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Greenberg, Martin H. & Helfers, John, eds. Little Red Riding Hood in the big bad city.

GREENBERG, Martin H. & HELFERS, John, eds. Little Red Riding Hood in the big bad city. Penguin, DAW. 312p. c2004. 0-7564-0233-6. $6.99. SA

Leading the Brothers Grimm, Perrault and their fairy-tale cohort of elves, wolves, and witches out of the woods and castles and down some mean urban streets into the hood ... that's the promise this anthology makes and sometimes delivers, although not all the stories fit the urban premise. "Modern fairy tales with a twist" might be a more accurate summary of what's cooking in this cauldron: a talking doll who saves a girl and her brother from the "Goblin Market"-like lure of the wickedly seductive mall; a crack-hitting little match girl; a guitar hero Jack confronting a music promoter ogre named B. Stalk; Peter Pan, out of luck and fairy dust, turned street hustler; a virtual Rumplestiltskin helping a harassed programmer convert data into career gold.

Some stories find inventive ways to use their city settings. "Trading Fours With the Moldy Figs" has a musical "Bigbad Wolf" trading notes with an old-time New Orleans jazz band. "Puss in D.C." takes the booted cat to the Watergate Hotel for some clever intrigue with the C.I.A., and "A Faust Films Production" suggests that Hollywood has really gone to Hell these days. Jody Lynn Nye's "Keeping It Real" offers an African American version of the elves and the shoemaker legend. These stories use urban details to give colorful life to their settings. The tone is mostly light and humorous, with a few dark touches, as befits the fairy-tale world. Characters do die, and some stories contain sexual language and situations, such as a tale of a cross-dressing Little Red Riding Hood who has more than a few surprises in her basket for the neighborhood's lecherous "wolf."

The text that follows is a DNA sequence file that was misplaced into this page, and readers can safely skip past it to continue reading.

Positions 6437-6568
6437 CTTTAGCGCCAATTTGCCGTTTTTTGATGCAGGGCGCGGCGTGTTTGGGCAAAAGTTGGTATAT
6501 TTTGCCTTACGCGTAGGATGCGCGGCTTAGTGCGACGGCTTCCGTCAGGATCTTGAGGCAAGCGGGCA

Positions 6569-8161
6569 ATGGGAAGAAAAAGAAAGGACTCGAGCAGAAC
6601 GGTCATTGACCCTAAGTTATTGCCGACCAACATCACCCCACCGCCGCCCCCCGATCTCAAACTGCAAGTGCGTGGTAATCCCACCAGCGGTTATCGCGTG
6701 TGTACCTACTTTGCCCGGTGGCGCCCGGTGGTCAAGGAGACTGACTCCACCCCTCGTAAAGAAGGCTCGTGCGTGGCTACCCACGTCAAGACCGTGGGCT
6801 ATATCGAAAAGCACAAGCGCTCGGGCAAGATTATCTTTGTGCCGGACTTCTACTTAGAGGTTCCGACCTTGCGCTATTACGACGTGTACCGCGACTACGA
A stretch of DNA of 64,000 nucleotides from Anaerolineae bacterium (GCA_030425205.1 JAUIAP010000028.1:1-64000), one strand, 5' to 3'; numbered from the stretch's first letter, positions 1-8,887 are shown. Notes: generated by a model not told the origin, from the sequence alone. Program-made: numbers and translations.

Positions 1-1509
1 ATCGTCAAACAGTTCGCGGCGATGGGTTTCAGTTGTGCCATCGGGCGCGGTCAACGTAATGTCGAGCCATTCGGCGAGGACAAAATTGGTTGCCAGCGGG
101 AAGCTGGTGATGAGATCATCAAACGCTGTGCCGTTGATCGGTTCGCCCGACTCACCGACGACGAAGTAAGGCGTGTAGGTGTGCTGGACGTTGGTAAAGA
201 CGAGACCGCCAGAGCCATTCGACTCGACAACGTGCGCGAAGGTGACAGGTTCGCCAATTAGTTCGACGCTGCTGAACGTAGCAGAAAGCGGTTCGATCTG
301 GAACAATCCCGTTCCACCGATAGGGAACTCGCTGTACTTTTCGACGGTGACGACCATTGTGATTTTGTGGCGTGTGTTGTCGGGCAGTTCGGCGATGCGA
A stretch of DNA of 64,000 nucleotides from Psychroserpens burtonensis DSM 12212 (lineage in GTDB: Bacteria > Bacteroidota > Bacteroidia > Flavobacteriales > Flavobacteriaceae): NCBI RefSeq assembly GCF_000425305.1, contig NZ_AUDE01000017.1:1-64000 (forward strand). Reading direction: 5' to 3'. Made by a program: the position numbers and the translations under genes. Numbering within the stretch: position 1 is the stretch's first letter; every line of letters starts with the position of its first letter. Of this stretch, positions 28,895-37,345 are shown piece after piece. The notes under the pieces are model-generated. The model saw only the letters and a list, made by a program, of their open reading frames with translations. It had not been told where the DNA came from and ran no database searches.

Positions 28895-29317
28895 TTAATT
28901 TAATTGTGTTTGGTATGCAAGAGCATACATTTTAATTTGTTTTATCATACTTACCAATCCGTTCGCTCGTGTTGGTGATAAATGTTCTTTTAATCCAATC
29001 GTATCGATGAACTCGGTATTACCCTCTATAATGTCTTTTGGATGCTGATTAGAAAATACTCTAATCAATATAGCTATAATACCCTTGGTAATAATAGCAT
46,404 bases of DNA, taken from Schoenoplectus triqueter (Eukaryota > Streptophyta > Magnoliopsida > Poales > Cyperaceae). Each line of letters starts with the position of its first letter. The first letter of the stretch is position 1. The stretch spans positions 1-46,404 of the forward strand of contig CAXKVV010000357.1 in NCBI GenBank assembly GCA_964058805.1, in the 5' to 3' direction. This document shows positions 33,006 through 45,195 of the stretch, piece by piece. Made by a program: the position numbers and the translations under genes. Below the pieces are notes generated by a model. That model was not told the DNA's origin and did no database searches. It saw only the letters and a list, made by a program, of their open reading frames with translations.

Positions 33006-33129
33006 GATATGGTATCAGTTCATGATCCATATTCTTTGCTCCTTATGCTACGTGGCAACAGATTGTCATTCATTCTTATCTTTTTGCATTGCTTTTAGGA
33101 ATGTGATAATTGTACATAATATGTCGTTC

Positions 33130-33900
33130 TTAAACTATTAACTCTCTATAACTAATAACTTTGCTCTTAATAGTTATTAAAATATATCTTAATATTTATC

As with any multi-author collection, not all stories will resonate with every reader, but the overall quality is good. A standout is Michelle West's "The Rose Garden," yet another take on "Beauty and the Beast," that shows that in the hands of an imaginative writer, some stories can be recycled without becoming stale. Recommended for older teens who enjoy short fantasy fiction; this anthology could also be a useful title in schools where fairy tales are studied as part of a creative writing or literature unit. Kathryn Kulpa, Libn., Our Lady of Fatima H.S., Warren, RI

S--Recommended for senior high school students.

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Author:Kulpa, Kathryn
Article Type:Book Review
Date:Mar 1, 2005
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